High-calibre Deeptech Investor Summit brings contacts and new insights

The first Deeptech Investor Summit, the new flagship event of UBS and ETH’s joint initiative to promote entrepreneurship, took place at ETH Zurich at the beginning of March. More than 50 ETH spin-offs had the opportunity to network with 150 selected investors. In addition, a top-class programme allowed investors, entrepreneurs and experts to share surprising and valuable experiences and insights with deeptech founders.

The partnership between Switzerland’s largest bank and the country’s most prestigious university aims to promote entrepreneurship at ETH and STEM subjects at primary schools through various initiatives. UBS invited 150 active investors to the first Deeptech Investor Summit and ETH selected more than 50 spin-offs for the event. In total, well over 300 people took part.

The high number of participants was no surprise, as both the university and the bank have been active in start-ups for years. ETH has produced more than 500 spin-offs and UBS supports young technology companies not only with banking services, but also with access to its international network and contacts with private investors. Accordingly, the start-ups at the event were just as promising as the high-profile investors. The event offered numerous networking opportunities with start-up stands and pitches, and the opportunity for one-to-one meetings.

The programme also featured successful entrepreneurs and experts as speakers, including the heads of ANYbotics, Planted and Verity, Paul Donovan, chief economist at UBS, and Thomas Zurbuchen, former head of research at NASA and now head of the ETH Space Initiative. The programme was completed by two panels that included renowned investors.

In addition to many contacts, the event provided numerous insights for deeptech start-up founders. These are the most important:

  • Successful deeptech start-ups do not focus on one application area from the outset, but rather build up a portfolio and then gradually develop the most lucrative business opportunities.
  • Start-ups should bring experienced people into the company at an early stage. They are more useful than accelerator programmes.
  • The ‘winner takes all’ rule does not apply in deeptech markets. If a start-up wants to bring a deeptech innovation to market, it will be easier if its competitors are trying something similar.
  • Before B2B customers buy large numbers of a new deeptech product, they must be convinced of the ROI. They will test the product extensively and thus it can take years from the first contact to a major order.
  • Beware of bootstrapping: trying to generate sales as early as possible is often not appreciated by investors – they see the danger of getting bogged down. They are more likely to invest if a start-up already has professional backers on board.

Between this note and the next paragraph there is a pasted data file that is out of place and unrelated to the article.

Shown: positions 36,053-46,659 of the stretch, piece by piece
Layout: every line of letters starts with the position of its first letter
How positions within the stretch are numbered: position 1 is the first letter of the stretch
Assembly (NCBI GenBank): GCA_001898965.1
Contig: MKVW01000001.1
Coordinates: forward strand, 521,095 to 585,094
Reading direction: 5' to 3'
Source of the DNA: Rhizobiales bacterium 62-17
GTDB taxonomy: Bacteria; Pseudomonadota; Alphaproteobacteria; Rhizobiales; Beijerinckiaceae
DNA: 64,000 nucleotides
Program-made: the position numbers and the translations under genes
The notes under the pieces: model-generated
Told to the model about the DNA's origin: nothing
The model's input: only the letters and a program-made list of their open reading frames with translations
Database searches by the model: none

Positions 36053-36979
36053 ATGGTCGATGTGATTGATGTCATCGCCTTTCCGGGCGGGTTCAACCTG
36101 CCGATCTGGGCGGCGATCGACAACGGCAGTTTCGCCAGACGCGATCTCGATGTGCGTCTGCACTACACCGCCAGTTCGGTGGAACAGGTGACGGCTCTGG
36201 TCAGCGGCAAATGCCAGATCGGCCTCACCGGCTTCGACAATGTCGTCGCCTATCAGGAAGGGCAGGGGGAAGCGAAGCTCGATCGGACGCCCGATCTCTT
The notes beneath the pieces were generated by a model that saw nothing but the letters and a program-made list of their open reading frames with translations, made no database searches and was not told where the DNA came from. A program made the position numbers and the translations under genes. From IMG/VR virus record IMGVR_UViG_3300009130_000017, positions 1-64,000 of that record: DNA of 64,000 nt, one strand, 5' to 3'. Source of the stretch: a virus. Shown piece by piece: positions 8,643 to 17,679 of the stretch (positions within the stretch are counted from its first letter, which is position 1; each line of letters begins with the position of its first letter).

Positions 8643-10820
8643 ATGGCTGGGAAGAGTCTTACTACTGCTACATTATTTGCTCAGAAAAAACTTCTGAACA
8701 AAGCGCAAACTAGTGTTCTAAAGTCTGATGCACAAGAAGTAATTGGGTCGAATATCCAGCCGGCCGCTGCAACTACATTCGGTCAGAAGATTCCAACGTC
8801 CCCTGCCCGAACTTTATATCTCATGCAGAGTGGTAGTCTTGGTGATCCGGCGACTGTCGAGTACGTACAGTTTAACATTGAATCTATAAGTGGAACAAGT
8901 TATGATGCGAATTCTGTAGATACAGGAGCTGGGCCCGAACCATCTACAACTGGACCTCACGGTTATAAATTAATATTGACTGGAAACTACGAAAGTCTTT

• Numerous funding programmes are available to finance deeptech innovations. These should be taken advantage of before approaching investors.
  • Traditional forms of financing such as loans or leasing can also be an option for deeptech start-ups. Guarantees can make it easier to access credit financing.
  • Further tips for finding and attracting investors can be found in this article for UBS Impulse.

 

Building a deeptech start-up is challenging. However, the examples of ANYbotics, Planted and Verity show that it is possible to overcome these challenges in Switzerland. All three companies now employ more than 150 people and are growing strongly. ANYbotics and Verity have each generated over CHF 60 million in venture capital, while Planted has raised about twice that amount.

The event acknowledged that Switzerland also has disadvantages for ambitious founders, such as a lack of talented people with experience from fast-growing companies, investors’ need for high security and the lack of availability of growth capital.

In general, however, Switzerland offers good conditions for deeptech start-ups. And now is a good time to found one, not least because they are urgently needed in order to combat the consequences of climate change. The tenor of the event was that these problems cannot be solved without technical innovations.

This is one of the reasons why UBS and ETH will continue to jointly support deeptech start-ups. It is part of the strategic partnership between the bank and ETH, which in turn is part of UBS’s commitment to entrepreneurship at Swiss universities. Find out more about the engagement, current projects and highlights in this overview.

The Investor Summit will take place annually from now on, with the aim of creating a community that exchanges ideas throughout the year. With more than 300 visitors at the first summit, the critical size required to build such a community has already been reached.